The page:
Areo magazine has an essay on toxic femininity:
This is generally a female approach to antisocial behaviour. Rather than violent confrontation, women tend to engage in reputation destruction and social exclusion, seeking to destroy the status of their rivals rather than physically defeat them. ...And that is what we are seeing today.
Females score disproportionately higher than males in the personality trait neuroticism, a characteristic correlated with negative emotionality. In a meta-analysis of 25 studies, women ranked consistently higher in rates of anxiety (d = -0.27) than men. These findings are especially robust, having been replicated across multiple countries and found using both self-report studies and implicitly-tested measurement modalities.
This isn’t a symptom of patriarchy. Sex differences in neuroticism are actually larger in cultures with greater socio-political gender equity, not smaller as would be expected if sex differences were purely the result of socialisation into traditional gender roles. ...
Women as a whole tend to be higher in neuroticism, tend to be more fearful of pain, more fearful of crime and generally more risk averse than men. These fears aren’t just correlated with a higher risk of being victimised, as women tend to be more fearful of all kinds of events involving risk of physical injury. ...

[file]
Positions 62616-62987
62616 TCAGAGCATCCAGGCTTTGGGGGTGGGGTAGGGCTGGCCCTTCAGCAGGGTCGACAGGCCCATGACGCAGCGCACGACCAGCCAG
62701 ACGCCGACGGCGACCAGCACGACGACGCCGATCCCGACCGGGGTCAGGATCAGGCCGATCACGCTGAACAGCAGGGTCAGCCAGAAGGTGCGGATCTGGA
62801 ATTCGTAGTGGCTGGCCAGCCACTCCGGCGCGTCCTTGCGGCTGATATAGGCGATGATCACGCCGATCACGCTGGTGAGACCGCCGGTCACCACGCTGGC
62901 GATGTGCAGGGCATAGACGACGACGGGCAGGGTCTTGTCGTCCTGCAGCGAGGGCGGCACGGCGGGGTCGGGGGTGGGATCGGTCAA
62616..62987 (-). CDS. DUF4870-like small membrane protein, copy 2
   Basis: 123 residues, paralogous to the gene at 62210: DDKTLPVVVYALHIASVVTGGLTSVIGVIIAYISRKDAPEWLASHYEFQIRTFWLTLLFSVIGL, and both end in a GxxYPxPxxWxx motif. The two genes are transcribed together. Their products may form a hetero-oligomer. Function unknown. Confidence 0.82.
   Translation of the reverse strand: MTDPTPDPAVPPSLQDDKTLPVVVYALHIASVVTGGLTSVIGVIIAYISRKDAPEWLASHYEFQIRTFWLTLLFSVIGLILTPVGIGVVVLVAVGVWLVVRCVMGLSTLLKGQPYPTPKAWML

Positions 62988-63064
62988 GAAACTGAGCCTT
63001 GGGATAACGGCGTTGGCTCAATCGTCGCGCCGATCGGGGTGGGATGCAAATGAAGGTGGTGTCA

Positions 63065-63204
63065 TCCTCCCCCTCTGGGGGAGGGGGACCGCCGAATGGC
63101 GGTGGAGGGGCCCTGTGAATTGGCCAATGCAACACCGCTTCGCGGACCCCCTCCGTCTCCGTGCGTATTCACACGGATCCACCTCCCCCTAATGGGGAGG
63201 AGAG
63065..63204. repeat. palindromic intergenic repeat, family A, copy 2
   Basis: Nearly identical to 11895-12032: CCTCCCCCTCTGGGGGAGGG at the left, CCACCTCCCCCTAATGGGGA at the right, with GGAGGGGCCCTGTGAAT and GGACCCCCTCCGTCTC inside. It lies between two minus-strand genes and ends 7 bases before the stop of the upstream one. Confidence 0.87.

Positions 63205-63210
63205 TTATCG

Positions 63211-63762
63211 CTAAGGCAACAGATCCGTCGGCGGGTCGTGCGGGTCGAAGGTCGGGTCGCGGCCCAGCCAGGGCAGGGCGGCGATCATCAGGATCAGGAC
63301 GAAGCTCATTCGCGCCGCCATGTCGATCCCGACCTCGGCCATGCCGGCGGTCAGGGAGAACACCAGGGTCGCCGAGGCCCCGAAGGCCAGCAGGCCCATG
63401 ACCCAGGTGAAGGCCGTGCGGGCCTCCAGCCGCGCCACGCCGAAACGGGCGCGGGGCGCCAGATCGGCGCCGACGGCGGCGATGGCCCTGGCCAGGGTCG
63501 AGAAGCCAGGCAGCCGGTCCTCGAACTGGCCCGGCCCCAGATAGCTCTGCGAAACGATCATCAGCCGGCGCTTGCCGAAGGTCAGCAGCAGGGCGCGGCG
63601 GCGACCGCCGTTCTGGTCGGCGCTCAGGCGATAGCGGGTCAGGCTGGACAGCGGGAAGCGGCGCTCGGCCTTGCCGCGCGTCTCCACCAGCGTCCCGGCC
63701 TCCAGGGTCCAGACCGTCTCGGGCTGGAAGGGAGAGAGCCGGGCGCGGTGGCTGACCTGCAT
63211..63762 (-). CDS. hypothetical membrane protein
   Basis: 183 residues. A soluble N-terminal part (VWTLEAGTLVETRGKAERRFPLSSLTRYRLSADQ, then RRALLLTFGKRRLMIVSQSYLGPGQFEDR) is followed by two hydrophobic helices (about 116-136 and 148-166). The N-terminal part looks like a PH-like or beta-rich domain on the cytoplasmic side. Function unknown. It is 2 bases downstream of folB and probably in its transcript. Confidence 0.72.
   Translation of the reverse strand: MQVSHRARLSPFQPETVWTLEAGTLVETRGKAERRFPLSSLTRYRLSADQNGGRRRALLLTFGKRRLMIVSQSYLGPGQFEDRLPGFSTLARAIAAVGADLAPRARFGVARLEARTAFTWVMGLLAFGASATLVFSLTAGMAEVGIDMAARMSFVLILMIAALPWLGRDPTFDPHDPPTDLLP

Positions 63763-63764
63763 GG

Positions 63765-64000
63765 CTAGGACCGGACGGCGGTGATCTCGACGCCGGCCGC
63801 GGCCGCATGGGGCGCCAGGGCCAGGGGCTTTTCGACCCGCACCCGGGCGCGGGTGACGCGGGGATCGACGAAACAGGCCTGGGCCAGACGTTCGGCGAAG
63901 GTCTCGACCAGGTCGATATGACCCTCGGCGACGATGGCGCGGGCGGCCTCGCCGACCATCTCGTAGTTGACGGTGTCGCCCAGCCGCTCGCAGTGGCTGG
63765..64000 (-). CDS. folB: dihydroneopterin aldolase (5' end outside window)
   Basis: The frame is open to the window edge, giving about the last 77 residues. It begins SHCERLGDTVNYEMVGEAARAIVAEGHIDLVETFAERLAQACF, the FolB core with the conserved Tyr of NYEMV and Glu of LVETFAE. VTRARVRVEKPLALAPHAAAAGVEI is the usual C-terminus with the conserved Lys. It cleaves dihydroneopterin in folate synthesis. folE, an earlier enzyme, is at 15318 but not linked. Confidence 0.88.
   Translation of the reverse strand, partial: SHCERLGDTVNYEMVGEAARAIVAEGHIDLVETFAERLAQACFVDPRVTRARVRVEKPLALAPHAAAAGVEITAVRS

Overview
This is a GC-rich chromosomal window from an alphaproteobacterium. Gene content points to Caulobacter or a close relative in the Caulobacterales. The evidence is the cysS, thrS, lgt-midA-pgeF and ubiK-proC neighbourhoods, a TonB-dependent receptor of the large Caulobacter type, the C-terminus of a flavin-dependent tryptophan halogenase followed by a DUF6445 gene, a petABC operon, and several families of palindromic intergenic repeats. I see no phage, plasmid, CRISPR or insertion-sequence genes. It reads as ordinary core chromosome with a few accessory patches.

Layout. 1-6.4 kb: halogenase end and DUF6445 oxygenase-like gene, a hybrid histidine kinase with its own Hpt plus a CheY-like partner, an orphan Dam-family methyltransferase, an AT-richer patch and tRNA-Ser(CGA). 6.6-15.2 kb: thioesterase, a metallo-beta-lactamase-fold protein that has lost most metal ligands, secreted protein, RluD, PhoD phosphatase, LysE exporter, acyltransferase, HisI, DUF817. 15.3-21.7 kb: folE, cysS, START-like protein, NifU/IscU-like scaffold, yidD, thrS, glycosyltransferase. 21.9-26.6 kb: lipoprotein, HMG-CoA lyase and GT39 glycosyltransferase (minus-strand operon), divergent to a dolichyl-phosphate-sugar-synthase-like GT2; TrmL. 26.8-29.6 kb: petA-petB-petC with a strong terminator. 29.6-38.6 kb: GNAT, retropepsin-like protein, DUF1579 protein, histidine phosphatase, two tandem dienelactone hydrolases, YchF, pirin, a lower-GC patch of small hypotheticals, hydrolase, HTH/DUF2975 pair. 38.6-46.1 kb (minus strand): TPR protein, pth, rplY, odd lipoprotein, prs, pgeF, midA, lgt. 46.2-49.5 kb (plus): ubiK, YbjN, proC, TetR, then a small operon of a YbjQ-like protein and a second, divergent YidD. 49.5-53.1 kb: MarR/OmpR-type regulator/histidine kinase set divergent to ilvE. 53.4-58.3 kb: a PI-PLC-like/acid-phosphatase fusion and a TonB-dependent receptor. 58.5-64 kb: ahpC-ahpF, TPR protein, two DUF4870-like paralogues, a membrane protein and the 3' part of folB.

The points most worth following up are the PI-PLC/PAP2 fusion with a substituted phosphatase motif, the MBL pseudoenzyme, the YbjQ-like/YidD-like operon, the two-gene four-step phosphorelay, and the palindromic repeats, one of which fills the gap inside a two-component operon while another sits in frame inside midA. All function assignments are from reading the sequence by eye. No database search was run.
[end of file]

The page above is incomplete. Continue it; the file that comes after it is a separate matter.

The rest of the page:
Political correctness is best predicted by the trait agreeableness. In an influential 2001 study, in which over 23,000 men and women from 26 cultures completed personality questionnaires, women scored consistently higher in traits agreeableness and openness to feelings, whereas men scored higher in assertiveness and openness to ideas.
Perhaps these rising cultural phenomena — extreme political correctness and aversion to physical threats — are symptoms of what Jordan Peterson terms “the rise of a form of female totalitarianism.” Simply put, as women gain more influence in the political sphere for the first time in history, it’s expected that typically female psychopathologies will also be projected onto the political landscape.
In 1997, a Massachusetts woman named Misha Defonseca published a harrowing memoir recalling her superhuman journey to survive the Holocaust. It was, to say the least, unbelievable.Update: For another female hoax, see Democrat Alexandria Cortez complaining that she thought that she was about to die on Jan. 6, when it turns out that she was not even at the Capitol, and never under any threat.
After her Jewish parents were deported by the Nazis from Belgium to Germany, her story goes, the 7-year-old Defonseca hiked for years through the forest to find them. Most extraordinarily, the lonely kid met up with a pack of wolves that accepted her as one of their own.
Being so young when she left home, the then-60-year-old author claimed she had no memory of her real surname, and never discovered what became of her mother, Gerusha, and father, Robert.
The book, called “Misha: A Mémoire of the Holocaust Years,” was eventually translated into 20 languages and sold millions of copies. It inspired the 2007 French film “Survivre Avec les Loups” and attracted the attention of Disney and Oprah Winfrey. Defonseca had tears in her eyes on talk shows and gave inspiring speeches to stunned students across Europe.
Every word of her story was a lie.
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